Weston, the ghost boy from the 1700s, continued to make his presence known over the next couple months. Objects around my daughter, Kiani, continued to move regularly; a feather, jewelry pliers (these were moved a few feet from a dresser to my bed while we were out shopping), toys, and pet mice furniture among them.
We had already determined that he was a shy and respectful boy, drawn to laughter, animals, and stories. But we also discovered that he had a sense of humor as well.
Once, when we were watching a movie, Kiani saw the boy’s arm emerge from a wall and reach slowly toward our cat, to gently boop her on the nose. The cat responded to this in the typical semi-startled blink that accompanies being booped.
(At this time, we were starting to pay attention to our pets’ reaction to what Kiani sees, and it was cool. They see everything my daughter does, and it gives a nice sense of validation to the stuff we experience.)
As you can imagine, we were growing quite used to having the boy around. When a spirit is as gentle as this kid is, you can’t help but feel some fondness toward him.
What we didn’t realize, though, is how much he cared for us in return.
One day, I got some bad financial news of a sort. A big chunk of my income wouldn’t be coming in for a long time, if ever again. The kids and I had been dependent on it for a lot of our needs. My Mom offered to help, of course, but that day was stressful for me. I didn’t want to have to ask her for help.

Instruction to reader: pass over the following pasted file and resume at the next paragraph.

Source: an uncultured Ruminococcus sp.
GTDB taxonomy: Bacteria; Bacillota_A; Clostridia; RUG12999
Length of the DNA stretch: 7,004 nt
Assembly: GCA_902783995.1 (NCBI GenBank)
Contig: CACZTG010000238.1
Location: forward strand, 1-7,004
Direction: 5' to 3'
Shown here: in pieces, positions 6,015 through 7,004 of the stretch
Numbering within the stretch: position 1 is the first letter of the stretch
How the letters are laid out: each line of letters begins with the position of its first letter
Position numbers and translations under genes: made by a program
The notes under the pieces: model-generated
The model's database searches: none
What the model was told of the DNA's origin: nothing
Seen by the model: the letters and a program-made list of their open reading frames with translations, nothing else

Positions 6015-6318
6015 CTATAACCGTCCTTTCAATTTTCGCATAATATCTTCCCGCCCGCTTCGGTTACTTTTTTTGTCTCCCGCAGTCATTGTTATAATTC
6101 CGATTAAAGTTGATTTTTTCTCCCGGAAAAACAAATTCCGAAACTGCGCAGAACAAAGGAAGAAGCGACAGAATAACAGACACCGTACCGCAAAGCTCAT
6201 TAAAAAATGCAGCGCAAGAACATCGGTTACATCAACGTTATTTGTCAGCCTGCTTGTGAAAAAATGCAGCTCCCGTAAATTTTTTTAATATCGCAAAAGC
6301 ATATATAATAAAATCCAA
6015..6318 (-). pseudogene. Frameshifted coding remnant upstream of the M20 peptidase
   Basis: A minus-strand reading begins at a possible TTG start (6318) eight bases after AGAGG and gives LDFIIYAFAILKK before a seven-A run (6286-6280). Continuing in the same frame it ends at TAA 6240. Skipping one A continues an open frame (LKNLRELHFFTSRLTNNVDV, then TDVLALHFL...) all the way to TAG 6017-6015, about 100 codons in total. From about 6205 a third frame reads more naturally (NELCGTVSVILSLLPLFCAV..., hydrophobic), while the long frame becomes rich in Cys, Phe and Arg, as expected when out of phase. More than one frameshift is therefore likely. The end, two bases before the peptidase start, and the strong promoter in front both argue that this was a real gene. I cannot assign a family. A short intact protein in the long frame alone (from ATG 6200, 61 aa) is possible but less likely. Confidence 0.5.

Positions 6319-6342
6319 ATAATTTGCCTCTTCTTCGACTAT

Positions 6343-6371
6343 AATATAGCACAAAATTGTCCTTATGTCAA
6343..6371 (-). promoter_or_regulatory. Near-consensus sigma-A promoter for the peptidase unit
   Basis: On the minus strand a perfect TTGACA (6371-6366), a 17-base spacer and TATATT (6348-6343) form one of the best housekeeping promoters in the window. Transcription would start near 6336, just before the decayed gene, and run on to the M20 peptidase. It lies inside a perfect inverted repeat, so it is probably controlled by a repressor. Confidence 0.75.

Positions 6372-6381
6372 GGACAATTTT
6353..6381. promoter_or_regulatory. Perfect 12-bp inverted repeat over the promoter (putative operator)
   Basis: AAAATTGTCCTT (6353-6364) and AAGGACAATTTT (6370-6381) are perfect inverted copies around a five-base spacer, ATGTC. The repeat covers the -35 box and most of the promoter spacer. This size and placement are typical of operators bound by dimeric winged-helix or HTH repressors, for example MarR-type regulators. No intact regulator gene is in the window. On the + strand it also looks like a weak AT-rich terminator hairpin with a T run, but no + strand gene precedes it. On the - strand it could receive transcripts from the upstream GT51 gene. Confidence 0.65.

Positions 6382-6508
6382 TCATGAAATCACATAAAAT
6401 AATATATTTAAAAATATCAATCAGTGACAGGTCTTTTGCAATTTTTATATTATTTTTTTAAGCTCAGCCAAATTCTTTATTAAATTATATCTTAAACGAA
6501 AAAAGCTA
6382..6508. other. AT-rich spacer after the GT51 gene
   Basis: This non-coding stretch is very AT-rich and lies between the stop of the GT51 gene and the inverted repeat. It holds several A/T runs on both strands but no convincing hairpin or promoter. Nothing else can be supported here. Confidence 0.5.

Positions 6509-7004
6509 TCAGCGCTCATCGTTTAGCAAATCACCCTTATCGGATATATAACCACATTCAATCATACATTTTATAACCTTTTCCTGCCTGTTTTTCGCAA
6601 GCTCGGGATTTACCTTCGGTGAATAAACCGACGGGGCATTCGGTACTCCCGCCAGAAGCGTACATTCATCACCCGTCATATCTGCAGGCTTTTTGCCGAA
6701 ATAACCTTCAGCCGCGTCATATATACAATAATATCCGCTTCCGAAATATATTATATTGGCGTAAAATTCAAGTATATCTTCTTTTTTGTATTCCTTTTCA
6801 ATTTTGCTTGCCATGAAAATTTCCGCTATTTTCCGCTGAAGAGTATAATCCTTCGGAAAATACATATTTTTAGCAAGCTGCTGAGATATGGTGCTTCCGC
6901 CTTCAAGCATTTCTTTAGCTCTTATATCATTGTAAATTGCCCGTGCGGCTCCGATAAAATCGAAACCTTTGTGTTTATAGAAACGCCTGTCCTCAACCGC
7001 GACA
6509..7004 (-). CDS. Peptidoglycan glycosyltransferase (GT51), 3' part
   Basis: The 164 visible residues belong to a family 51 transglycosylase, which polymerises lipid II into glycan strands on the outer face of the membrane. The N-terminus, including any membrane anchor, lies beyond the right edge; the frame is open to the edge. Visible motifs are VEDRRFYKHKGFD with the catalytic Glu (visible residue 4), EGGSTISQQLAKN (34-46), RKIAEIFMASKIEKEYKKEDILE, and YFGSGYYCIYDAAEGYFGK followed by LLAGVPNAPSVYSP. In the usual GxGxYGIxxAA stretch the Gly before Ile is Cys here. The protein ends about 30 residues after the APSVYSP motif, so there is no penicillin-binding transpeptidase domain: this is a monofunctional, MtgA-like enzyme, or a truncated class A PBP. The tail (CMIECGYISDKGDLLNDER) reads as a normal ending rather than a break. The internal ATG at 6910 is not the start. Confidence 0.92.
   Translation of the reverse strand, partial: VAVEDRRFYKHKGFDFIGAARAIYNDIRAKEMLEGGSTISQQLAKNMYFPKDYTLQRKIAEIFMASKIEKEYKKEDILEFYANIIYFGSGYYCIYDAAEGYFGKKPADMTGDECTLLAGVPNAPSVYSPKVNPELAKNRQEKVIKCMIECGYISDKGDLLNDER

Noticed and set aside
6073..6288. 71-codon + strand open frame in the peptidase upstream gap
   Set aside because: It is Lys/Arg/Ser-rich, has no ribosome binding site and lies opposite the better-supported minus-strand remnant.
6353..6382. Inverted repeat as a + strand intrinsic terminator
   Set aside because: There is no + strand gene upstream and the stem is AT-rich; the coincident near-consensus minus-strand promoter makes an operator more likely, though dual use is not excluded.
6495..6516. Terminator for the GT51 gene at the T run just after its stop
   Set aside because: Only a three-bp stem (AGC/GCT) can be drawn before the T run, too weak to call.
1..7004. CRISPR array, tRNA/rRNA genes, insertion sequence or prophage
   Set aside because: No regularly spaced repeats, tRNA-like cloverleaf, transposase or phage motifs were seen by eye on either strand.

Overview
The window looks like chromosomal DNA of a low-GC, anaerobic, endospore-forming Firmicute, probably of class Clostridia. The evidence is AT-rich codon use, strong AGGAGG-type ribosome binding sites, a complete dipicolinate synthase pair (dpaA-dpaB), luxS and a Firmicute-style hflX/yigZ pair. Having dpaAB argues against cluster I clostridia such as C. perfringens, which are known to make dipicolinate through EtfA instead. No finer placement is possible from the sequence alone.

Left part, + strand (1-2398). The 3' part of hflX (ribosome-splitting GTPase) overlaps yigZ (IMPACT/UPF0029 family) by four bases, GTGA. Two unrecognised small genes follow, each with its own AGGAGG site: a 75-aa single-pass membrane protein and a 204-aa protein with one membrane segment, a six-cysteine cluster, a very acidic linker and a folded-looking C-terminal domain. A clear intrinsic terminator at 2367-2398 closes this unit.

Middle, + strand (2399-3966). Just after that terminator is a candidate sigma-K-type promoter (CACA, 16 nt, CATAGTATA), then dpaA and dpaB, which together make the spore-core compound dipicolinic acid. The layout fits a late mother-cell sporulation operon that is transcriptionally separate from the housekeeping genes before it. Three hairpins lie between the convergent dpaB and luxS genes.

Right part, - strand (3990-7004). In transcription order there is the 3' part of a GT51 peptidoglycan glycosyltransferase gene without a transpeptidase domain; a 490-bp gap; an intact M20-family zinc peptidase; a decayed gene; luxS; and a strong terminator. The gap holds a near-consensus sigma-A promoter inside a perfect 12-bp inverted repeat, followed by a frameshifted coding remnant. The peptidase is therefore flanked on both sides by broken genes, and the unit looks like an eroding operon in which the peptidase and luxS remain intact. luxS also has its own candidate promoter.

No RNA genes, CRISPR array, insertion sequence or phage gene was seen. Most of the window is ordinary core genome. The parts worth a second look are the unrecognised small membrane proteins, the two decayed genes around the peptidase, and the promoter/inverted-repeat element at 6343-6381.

I remember crying and the kids asking what was wrong. I explained the best I could, then I went outside to sit on the porch for a while – a place I often go to find some peace.
A few minutes later, Kiani came out the front door and sat down next to me. She pulled her phone out and started to play a game on it.
All was quiet for a bit.
“Hey!” she exclaimed suddenly.
I turned to see her touching the top of her head, looking baffled.
“What?” I asked her.
“Something just fell on my head. Maybe it was a bug or something?”
She took a few seconds to look for whatever had fallen on her then,
“Look!” she said, holding up something small. “It’s a penny!”
“What the heck?” I replied. “That’s so weird!”
“Think it was Weston?”
“Probably,” I answered. “Kind of a funny thing for him to do, though. I wonder if he just wants your attention tonight.”
When we walked back inside, we discovered that the penny was only one coin in a handful. Just inside the door was another penny, then a dime on the stairs, and another toward the top. We followed them in a trail up the stairs and to the source – a little jar of change that I kept on a coffee table.
It didn’t take long for us to figure out what had happened. Talk of money problems, my tears, and the kids’ concern must have upset Weston. I could almost hear him thinking, Look! Here’s a little jar of coins! Surely, this could help, right? Maybe I’ll remind them about it.
I would have given anything to have seen with my own eyes his amazing effort to carry a handful of them downstairs. Such an incredibly sweet thing to do.
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